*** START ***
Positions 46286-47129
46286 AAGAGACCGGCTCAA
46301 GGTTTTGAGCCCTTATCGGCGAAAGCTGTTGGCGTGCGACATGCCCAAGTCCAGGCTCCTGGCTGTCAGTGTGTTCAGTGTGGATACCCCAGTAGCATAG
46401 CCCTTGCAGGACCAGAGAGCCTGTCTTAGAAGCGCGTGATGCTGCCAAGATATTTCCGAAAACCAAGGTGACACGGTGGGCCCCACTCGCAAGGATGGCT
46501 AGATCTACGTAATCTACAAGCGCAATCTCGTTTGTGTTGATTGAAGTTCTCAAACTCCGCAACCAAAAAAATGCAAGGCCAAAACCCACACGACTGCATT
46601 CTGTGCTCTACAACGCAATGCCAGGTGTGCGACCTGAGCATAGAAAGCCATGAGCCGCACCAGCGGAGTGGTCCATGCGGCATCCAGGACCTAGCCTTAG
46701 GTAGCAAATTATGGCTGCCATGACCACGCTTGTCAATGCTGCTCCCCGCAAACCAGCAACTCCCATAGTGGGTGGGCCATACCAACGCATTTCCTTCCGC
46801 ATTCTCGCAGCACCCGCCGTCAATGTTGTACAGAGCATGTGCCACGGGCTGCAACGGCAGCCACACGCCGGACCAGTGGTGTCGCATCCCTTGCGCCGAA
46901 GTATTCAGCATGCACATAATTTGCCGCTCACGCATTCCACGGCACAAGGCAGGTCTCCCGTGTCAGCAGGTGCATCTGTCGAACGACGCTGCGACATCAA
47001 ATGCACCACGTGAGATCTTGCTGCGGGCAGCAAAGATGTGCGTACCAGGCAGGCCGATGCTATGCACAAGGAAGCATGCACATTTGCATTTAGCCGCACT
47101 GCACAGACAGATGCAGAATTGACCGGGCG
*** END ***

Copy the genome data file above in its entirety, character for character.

Positions 46286-47129
46286 AAGAGACCGGCTCAA
46301 GGTTTTGAGCCCTTATCGGCGAAAGCTGTTGGCGTGCGACATGCCCAAGTCCAGGCTCCTGGCTGTCAGTGTGTTCAGTGTGGATACCCCAGTAGCATAG
46401 CCCTTGCAGGACCAGAGAGCCTGTCTTAGAAGCGCGTGATGCTGCCAAGATATTTCCGAAAACCAAGGTGACACGGTGGGCCCCACTCGCAAGGATGGCT
46501 AGATCTACGTAATCTACAAGCGCAATCTCGTTTGTGTTGATTGAAGTTCTCAAACTCCGCAACCAAAAAAATGCAAGGCCAAAACCCACACGACTGCATT
46601 CTGTGCTCTACAACGCAATGCCAGGTGTGCGACCTGAGCATAGAAAGCCATGAGCCGCACCAGCGGAGTGGTCCATGCGGCATCCAGGACCTAGCCTTAG
46701 GTAGCAAATTATGGCTGCCATGACCACGCTTGTCAATGCTGCTCCCCGCAAACCAGCAACTCCCATAGTGGGTGGGCCATACCAACGCATTTCCTTCCGC
46801 ATTCTCGCAGCACCCGCCGTCAATGTTGTACAGAGCATGTGCCACGGGCTGCAACGGCAGCCACACGCCGGACCAGTGGTGTCGCATCCCTTGCGCCGAA
46901 GTATTCAGCATGCACATAATTTGCCGCTCACGCATTCCACGGCACAAGGCAGGTCTCCCGTGTCAGCAGGTGCATCTGTCGAACGACGCTGCGACATCAA
47001 ATGCACCACGTGAGATCTTGCTGCGGGCAGCAAAGATGTGCGTACCAGGCAGGCCGATGCTATGCACAAGGAAGCATGCACATTTGCATTTAGCCGCACT
47101 GCACAGACAGATGCAGAATTGACCGGGCG